Proposal for floatingDiv as posted to TEI-L by Martin Mueller at:
Comment by Linda Patrik on TEI-L:
"Thank you for returning to the issue of a text embedded within the main text in a way that <q> and even <div> can't handle easily. A couple years ago I mentioned the problem of encoding the texts of the Tibetan canon, which have two species of "raisins" in the oatmeal text: inserted, complete verses from the older, root text (external text or floating text) and interwoven, quoted, partial phrases from the root text.
The first species is like the nesting of boxes within one another. Each box has its own completeness. For example, there is an orderly sequence of verses of the root text, e.g., Fundamental Wisdom of the Middle Way by the 2nd century philosopher Nagarjuna, quoted in later, nested commentaries that follow the same sequence of verses. Each of Nagarjuna's verses is commented upon by the 7th century philosopher Chandrakirti for a page or two; then each of Chandrakirti's comments are nested within the longer text of the 16th century Tibetan philosopher Mikyo Dorje and commented upon by him. And so on.
The second species is more like melting chunks of butter in the oatmeal: certain words or phrases from Nagarjuna's verses--usually incomplete sentences--are mingled with Chandrakirti's own words to create complete sentences in Chandrakirti's commentary. The same strategy is used by Mikyo Dorje, who mingles either Nagarjuna's words or Chandrakirti's words with his own to create complete sentences in his commentary.
If you can, could you please add this complex structural device of Tibetan texts to your discussion of floating text?"
I believe the issue discussed by Julia Flanders, Martin Mueller and Paul Schaffner is a symtom of something deeper.
TEI inherits from Unicode an explicit linearity assumption. I believe that we need a tag that explicitly breaks this assumption, in much the same way that we have the glyph tag to break the countable-set-of-fixed-characters assumption. Maybe these semantics can be explicitly assigned to an existing tag, maybe it's a new tag, I don't know.
After reading it again, and after today's brief discussion, I find the following aspects of Martin's proposal unconvincing:
He suggests that <floatingText> will not do because "Why wrap paragraphs in two elements (floatingText/body) when one will do?" I think the additional penalty of <body><div></div></body> is trivial.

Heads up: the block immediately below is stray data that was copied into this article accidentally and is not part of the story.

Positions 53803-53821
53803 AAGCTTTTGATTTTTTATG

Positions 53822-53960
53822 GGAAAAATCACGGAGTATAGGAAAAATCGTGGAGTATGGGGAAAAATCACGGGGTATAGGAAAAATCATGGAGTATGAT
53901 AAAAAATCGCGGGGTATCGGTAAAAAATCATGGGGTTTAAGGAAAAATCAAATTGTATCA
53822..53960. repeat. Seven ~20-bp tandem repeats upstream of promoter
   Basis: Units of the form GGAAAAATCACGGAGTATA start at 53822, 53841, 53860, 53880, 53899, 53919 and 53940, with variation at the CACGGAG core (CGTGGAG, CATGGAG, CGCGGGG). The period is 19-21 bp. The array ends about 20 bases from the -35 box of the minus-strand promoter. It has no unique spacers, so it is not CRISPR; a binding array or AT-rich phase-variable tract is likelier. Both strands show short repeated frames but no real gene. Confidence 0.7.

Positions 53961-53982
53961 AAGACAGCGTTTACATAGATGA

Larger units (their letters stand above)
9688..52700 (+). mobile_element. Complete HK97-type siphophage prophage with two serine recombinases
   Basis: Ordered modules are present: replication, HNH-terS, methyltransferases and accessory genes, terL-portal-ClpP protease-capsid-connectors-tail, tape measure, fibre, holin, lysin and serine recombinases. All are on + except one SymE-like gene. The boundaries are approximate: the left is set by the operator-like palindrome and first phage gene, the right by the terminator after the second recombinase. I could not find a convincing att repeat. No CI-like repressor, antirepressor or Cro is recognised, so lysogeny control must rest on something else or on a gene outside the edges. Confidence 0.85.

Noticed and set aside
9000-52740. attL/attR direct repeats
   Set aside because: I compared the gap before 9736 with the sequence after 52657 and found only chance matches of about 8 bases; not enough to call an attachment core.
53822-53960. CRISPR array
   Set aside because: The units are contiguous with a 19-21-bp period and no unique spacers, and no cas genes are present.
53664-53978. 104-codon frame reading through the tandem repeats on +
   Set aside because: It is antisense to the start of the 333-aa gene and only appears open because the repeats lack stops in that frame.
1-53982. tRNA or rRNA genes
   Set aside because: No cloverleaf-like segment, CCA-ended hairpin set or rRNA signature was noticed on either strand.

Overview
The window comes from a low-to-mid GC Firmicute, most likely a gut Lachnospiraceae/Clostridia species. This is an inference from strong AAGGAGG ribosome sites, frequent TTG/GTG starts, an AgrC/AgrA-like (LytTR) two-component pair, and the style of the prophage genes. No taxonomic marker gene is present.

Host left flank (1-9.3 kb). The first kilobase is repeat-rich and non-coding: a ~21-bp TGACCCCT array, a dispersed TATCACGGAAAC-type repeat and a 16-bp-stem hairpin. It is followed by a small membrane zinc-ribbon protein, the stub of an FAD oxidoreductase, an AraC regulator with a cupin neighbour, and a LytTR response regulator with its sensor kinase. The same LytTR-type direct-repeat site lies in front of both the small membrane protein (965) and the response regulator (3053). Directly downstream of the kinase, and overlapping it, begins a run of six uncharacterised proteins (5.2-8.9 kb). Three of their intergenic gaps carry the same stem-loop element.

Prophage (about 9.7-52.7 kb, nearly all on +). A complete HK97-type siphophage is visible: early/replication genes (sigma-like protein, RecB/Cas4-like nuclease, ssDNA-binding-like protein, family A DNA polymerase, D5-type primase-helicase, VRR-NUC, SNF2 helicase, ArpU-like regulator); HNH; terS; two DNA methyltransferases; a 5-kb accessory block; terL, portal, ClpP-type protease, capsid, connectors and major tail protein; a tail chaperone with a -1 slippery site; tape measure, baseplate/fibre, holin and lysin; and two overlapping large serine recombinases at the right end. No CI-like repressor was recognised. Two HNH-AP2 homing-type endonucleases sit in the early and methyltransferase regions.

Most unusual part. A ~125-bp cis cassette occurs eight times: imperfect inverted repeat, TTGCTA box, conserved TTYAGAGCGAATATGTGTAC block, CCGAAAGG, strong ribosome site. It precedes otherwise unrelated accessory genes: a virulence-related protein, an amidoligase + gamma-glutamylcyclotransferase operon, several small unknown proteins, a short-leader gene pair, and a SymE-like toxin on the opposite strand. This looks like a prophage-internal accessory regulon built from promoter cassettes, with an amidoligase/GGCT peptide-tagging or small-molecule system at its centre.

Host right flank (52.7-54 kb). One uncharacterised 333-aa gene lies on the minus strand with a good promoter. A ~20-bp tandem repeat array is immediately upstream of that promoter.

He says that "The formal definition of <floatingText> is purely syntactic." I'm not sure I really understand what that means, but the quote from Kevin that supports it includes this: "The <floatingText> element is simply used whenever the richer content model it provides is required to support mark up of a text or part of a text which presented as a discrete inclusion within the text." This seems to me to be basically what he's looking for in <floatingDiv>.
Finally, he says "the names of the elements (text, body) and the double wrapper suggest that <floatingText> is a weighty matter, and quotes Paul's description of "headed, floating, discrete textual objects that seem too small to qualify as <text>s and possessed of too much integrity to be mere line groups or paragraphs". I don't really know why anything would be too small to qualify as a <text> -- inscriptions are texts, haikus are texts, and there are lots of other tiny examples of texts.
So I think we could expand and clarify the explanation of <floatingText> to show that we think it is appropriate for use in the case of smaller embedded "raisins", and provide some examples in support.
Council has already sent this back to proposers asking for clearer use-cases which can't be required with thecurrent tagset, especially floatingText since the initial language about it has been loosened.
Council had previously rejected the floatingDiv proposal as it was, asking for new examples. PS provided three more examples:
but Council still did not find these more convincing than the earlier ones.
The Council generally agrees with the comment on the ticket to the effect that there is not enough convincing evidence for the need for <floatingDiv>, and will close the ticket pending any new concrete submissions.
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